The Army has responded recently with more attention to prevention, and Munch said the military hasn’t received due credit for addressing sexual assault.

"The Air Force, Navy and the Army have done more in four years than the civilian communities have done in 40,’’ Munch said. "I think the bottom line is none of us is doing a sufficient job to really protect victims or hold offenders accountable."

Much of the data underpinning the view of the acquaintance rapist as a scheming predator armed with alcohol, and a traumatized but silent victim comes from studies on college campuses.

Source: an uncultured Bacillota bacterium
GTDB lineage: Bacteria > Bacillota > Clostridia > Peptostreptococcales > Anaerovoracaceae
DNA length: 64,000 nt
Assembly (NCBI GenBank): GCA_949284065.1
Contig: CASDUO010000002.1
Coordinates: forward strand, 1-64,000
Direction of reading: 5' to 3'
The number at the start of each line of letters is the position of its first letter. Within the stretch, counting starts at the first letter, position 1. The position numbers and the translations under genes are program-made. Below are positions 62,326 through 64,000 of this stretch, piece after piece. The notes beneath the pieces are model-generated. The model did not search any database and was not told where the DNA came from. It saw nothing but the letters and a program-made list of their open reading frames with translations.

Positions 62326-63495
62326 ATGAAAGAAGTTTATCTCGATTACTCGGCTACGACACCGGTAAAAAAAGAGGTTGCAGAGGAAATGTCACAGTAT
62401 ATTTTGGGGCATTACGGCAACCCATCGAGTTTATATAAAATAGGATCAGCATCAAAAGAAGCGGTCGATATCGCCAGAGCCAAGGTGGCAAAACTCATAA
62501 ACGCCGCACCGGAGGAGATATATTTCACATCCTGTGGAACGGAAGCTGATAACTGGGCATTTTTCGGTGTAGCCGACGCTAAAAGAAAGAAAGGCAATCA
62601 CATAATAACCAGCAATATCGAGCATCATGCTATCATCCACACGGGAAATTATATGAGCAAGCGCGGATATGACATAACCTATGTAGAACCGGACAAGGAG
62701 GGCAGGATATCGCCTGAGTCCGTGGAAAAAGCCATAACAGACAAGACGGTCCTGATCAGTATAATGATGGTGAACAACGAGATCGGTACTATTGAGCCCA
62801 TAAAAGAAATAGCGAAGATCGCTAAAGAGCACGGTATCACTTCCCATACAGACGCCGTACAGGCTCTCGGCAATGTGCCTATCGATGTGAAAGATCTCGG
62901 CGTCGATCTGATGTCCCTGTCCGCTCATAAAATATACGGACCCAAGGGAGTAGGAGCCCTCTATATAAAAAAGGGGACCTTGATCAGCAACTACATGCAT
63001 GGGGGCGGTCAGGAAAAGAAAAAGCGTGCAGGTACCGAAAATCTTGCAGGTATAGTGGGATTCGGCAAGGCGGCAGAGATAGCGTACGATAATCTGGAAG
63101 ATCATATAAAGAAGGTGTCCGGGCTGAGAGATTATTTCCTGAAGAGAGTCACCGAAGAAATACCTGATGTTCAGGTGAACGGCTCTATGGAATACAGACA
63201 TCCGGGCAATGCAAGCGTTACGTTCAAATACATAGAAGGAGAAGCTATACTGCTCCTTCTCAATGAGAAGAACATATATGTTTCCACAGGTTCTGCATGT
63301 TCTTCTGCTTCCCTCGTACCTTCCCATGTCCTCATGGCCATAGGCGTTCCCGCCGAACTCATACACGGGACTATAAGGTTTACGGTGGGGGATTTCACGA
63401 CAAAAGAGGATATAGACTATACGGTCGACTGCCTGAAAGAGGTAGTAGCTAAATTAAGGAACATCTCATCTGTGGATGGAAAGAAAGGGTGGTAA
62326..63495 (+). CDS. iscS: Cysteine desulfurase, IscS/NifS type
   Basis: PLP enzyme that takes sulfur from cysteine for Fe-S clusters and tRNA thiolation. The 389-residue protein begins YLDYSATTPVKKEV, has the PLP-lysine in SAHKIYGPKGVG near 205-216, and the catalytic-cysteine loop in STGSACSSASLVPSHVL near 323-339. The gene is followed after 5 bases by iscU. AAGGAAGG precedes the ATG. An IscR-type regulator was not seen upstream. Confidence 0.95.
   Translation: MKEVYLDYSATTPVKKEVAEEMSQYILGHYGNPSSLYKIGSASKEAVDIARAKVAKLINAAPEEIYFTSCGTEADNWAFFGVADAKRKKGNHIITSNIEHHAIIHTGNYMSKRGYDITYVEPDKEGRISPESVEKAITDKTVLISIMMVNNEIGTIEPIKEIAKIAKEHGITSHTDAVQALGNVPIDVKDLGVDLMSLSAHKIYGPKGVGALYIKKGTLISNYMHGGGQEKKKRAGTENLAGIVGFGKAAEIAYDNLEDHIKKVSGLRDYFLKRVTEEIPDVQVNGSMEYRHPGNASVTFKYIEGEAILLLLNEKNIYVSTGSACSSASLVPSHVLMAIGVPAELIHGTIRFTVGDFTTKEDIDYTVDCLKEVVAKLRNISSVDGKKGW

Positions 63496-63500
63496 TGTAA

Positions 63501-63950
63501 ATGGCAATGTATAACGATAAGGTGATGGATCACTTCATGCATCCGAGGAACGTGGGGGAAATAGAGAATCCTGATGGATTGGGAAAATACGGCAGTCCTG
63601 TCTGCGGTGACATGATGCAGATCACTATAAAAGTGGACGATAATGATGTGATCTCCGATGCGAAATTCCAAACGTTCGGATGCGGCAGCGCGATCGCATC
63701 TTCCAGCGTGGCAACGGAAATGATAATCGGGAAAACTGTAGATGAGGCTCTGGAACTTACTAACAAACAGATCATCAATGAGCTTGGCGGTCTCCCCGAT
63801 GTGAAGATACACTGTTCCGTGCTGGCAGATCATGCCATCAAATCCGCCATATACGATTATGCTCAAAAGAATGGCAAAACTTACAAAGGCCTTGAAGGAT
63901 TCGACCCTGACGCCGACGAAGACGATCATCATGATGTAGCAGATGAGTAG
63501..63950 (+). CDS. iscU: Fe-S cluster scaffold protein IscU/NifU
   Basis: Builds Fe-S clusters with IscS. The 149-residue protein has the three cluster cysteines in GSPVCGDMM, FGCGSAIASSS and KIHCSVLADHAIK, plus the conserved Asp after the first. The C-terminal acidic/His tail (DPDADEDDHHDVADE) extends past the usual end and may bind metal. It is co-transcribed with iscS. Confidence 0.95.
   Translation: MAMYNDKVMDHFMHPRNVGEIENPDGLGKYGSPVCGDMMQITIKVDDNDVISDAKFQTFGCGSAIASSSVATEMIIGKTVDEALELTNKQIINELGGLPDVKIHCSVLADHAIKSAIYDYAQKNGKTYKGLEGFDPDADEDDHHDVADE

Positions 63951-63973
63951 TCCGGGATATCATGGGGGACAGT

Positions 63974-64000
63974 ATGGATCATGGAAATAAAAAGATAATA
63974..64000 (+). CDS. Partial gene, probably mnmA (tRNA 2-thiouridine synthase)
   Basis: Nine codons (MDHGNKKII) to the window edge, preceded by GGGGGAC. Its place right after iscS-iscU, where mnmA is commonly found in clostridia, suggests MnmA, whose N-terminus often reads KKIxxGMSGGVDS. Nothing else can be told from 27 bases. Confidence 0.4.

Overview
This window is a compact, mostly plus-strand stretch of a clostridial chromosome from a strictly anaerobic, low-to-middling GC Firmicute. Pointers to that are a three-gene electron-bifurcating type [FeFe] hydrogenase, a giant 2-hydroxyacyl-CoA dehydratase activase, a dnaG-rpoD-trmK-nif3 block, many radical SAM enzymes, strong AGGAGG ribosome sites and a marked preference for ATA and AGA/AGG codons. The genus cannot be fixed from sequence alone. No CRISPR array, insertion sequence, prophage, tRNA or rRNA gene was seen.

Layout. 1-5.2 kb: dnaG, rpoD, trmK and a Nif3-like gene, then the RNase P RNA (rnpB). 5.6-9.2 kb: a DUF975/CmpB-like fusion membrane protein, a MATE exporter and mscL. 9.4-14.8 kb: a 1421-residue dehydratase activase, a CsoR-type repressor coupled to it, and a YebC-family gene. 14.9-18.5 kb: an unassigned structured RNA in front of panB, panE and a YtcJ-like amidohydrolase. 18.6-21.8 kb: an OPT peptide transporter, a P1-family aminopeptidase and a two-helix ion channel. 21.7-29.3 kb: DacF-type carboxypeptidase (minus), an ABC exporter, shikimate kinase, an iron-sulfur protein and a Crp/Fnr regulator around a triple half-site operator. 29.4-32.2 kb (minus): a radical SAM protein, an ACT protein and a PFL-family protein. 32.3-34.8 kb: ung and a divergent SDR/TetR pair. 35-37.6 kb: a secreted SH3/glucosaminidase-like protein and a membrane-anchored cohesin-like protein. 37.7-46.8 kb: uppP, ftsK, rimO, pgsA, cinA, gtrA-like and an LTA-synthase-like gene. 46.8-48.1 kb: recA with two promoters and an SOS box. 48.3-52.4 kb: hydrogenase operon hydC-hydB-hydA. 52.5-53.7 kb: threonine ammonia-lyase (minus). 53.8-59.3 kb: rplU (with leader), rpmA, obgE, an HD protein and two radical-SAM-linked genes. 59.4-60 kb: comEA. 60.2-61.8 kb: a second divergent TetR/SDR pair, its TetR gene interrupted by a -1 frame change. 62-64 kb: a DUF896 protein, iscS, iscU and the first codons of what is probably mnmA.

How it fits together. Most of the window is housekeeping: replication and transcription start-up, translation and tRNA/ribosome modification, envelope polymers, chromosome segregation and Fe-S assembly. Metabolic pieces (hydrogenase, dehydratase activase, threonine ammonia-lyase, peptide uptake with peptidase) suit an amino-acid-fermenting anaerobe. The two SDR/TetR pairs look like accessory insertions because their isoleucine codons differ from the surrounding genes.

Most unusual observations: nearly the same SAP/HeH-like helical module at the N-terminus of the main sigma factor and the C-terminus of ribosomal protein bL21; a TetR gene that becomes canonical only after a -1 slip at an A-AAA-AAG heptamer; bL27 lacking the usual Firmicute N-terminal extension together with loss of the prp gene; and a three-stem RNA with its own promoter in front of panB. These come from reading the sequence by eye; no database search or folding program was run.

Among the data are some 14 studies starting in the 1980s in which men were asked questions about sexually violent behavior without the behavior being labeled "rape" or "assault." Because they didn’t view what they had done as "rape," the men discussed it.

Lisak, an associate psychology professor at the University of Massachusetts, an authority in rapist typology, said 4 percent to 6 percent of men in the general population are undetected, serial rapists, and that interviews showed the men plan ahead.

They use alcohol, drugs and dominance to subdue their victims, usually leaving no visible injuries. Still, they share the same "motivational matrix of hostility, anger, dominance, hyper-masculinity, impulsiveness and antisocial attitudes" as the stereotypical ski-mask wearing, stranger rapist who jumps out of the bushes, Lisak says.